Raising costs and/or lowering the quality of their goods obviously has implications for firms’ ability to compete in export markets, suggesting that an entirely plausible effect of localisation policy will be a reduction, rather than an expansion, in exports.

The DTIC justifies localisation policies by claiming that South Africa has an “over-propensity” to import. It argues that GDP would rise by five percentage points if non-petroleum imports were reduced by 20%. They report having secured agreement with business and labour to achieve this goal within five years.

There are several problems with the DTIC’s reasoning.

First, the data do not support the DTIC’s claim that South Africa devotes a disproportionately large share of its GDP to imports. South Africa’s imports as a share of GDP are very much in line with other countries.

Second, a cursory glance at the data reveals that there is a very strong relationship between the value of countries’ imports and the value of their exports. The reason for this is obvious: global supply chains are complex and exporters have to import intermediate goods, components and capital equipment in order to export their output to the next link in the supply chain. Higher levels of imports are a sine qua non of higher exports. This is most readily apparent in the sector that makes up the largest fraction of industrial exports in South Africa: motor vehicles.

Third, the intimate link between imports and exports means that the opportunities for raising GDP by reducing imports are illusory. Imports of intermediate and capital goods are crucial inputs in production and are associated with higher-value-added South African firms. The competitiveness of exporting firms, particularly of manufactured goods, is also dependent on access to high-quality, competitively priced intermediate inputs. Since localisation will restrict access to competitively priced imports and result in higher production costs, the policy is, in effect, an anti-export strategy. It will also have the indirect effect of reducing competitiveness and production in downstream industries that use protected goods as inputs in production.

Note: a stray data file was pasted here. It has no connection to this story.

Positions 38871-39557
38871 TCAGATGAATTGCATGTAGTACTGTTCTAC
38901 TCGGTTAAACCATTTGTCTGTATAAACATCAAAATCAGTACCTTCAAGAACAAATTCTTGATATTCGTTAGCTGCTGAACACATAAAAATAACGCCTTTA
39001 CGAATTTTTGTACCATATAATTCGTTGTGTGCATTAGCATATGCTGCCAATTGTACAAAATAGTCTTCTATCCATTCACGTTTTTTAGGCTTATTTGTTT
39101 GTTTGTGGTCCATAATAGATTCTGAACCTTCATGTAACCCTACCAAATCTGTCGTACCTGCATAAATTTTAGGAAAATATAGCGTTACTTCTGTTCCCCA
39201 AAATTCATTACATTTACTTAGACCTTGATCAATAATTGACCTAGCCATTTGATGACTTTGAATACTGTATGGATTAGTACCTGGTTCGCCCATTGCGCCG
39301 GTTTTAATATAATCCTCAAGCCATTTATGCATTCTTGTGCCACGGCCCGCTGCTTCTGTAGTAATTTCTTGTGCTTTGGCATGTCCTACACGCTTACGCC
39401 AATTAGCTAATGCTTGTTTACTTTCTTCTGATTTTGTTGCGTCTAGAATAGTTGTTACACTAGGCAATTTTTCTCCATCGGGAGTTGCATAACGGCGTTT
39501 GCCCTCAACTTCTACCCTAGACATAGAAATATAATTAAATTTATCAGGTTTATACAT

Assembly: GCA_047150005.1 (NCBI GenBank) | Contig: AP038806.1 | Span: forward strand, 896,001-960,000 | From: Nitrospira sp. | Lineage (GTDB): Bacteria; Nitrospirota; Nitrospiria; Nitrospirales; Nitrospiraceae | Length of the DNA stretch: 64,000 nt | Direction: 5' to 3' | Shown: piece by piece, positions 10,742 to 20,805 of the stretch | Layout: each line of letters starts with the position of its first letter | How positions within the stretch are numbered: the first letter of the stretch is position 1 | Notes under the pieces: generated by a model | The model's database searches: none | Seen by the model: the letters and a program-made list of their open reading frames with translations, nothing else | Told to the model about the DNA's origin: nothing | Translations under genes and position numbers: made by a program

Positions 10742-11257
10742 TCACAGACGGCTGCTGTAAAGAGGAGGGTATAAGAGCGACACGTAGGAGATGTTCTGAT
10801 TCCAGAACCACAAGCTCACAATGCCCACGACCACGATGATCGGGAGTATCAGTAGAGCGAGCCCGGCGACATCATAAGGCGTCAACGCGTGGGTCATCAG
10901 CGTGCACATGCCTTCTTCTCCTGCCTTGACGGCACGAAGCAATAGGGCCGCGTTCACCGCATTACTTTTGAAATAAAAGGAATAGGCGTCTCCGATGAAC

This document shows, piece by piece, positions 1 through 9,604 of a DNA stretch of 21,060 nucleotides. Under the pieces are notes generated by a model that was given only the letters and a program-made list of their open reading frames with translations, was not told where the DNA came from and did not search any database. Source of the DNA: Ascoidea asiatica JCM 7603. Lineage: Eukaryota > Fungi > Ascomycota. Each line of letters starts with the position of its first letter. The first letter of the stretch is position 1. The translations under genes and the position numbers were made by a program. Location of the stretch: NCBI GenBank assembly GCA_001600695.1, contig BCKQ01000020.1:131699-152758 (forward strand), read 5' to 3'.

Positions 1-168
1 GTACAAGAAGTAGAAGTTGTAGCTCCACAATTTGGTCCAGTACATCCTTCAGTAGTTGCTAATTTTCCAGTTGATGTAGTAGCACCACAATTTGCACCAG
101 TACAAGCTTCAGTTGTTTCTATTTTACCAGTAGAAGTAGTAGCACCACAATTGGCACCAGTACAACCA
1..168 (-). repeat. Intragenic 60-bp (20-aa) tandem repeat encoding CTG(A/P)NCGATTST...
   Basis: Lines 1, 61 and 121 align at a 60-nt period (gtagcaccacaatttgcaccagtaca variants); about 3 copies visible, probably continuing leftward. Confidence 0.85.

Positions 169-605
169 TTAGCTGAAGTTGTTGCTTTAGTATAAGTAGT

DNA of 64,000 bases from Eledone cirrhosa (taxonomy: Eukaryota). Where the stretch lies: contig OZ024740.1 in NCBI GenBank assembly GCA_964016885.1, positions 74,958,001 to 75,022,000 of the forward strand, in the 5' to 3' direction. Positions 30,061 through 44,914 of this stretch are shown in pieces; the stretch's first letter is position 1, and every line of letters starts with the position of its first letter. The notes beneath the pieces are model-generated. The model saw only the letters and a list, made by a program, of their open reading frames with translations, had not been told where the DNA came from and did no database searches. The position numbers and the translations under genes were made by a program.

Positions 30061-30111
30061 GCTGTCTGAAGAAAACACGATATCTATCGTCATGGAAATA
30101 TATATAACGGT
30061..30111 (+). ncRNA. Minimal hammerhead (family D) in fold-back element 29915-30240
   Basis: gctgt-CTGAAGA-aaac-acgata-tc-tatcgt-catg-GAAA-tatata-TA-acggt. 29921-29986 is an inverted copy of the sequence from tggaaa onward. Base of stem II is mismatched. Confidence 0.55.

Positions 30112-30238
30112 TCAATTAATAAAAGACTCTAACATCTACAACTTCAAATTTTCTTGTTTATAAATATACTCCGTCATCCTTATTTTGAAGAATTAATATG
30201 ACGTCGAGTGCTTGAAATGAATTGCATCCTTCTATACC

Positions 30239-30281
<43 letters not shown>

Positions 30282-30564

One argument made for localisation is that it is necessary to protect infant industries from international competition so that they have the time, space and markets to build the requisite capabilities and know-how. Proponents of this argument point out that protectionist policies under apartheid led to the emergence of Sasol and Iscor (now ArcelorMittal). Infant-industry protection can succeed in fostering globally competitive firms, but frequently they do not. In any event, these companies’ existence does not prove the case for infant-industry protection leading to greater competitiveness and benefits for the local economy: competition enquiries into both Sasol and ArcelorMittal have sought to show that import-parity pricing by these firms has raised production costs for local industries.

The evidence that protectionism works to expand industries is also contradicted by the clothing industry, which operates behind high tariff barriers and yet has seen continued decline in output and employment, including a 10% decline in jobs between 2015 and 2019.

South Africa’s poor economic performance has nothing to do with an “over-propensity” to import, and everything to do with a range of well-known and self-inflicted policy and governance injuries. The claims made on localisation’s behalf are simply not credible.

The DTIC seeks to justify the localisation policy by a focus on the occasional success story, and its approach has been supported by the firms that benefit. The broader costs of the policy, to be borne by the government, by South African consumers, by non-insider firms and by exporters, have been ignored.

Protection, import-substitution and industrialisation through localisation all have spotty records as vehicles for promoting development, with many more misses than hits. By contrast, exports have been integral to successful development everywhere. In raising costs, these policies also directly contradict promises to reduce the cost of doing business in South Africa.

South Africa’s future growth will similarly be heavily dependent on growing exports – particularly of non-traditional exports. Seeking to replace imports is no substitute for building the capabilities for exporting. An undue focus on localisation and on prohibiting imports will weaken our export capabilities since we will not have the intermediate goods and capital equipment needed to make competitively priced goods for global markets.

Localisation should be called what it is: an anti-export strategy, one that will only further constrain our future development.

Ann Bernstein is head of the Centre for Development and Enterprise. This article is based on a new CDE report, The Siren Song of Localisation: Why localisation policy will not lead to industrialisation.

This article appeared in Daily Maverick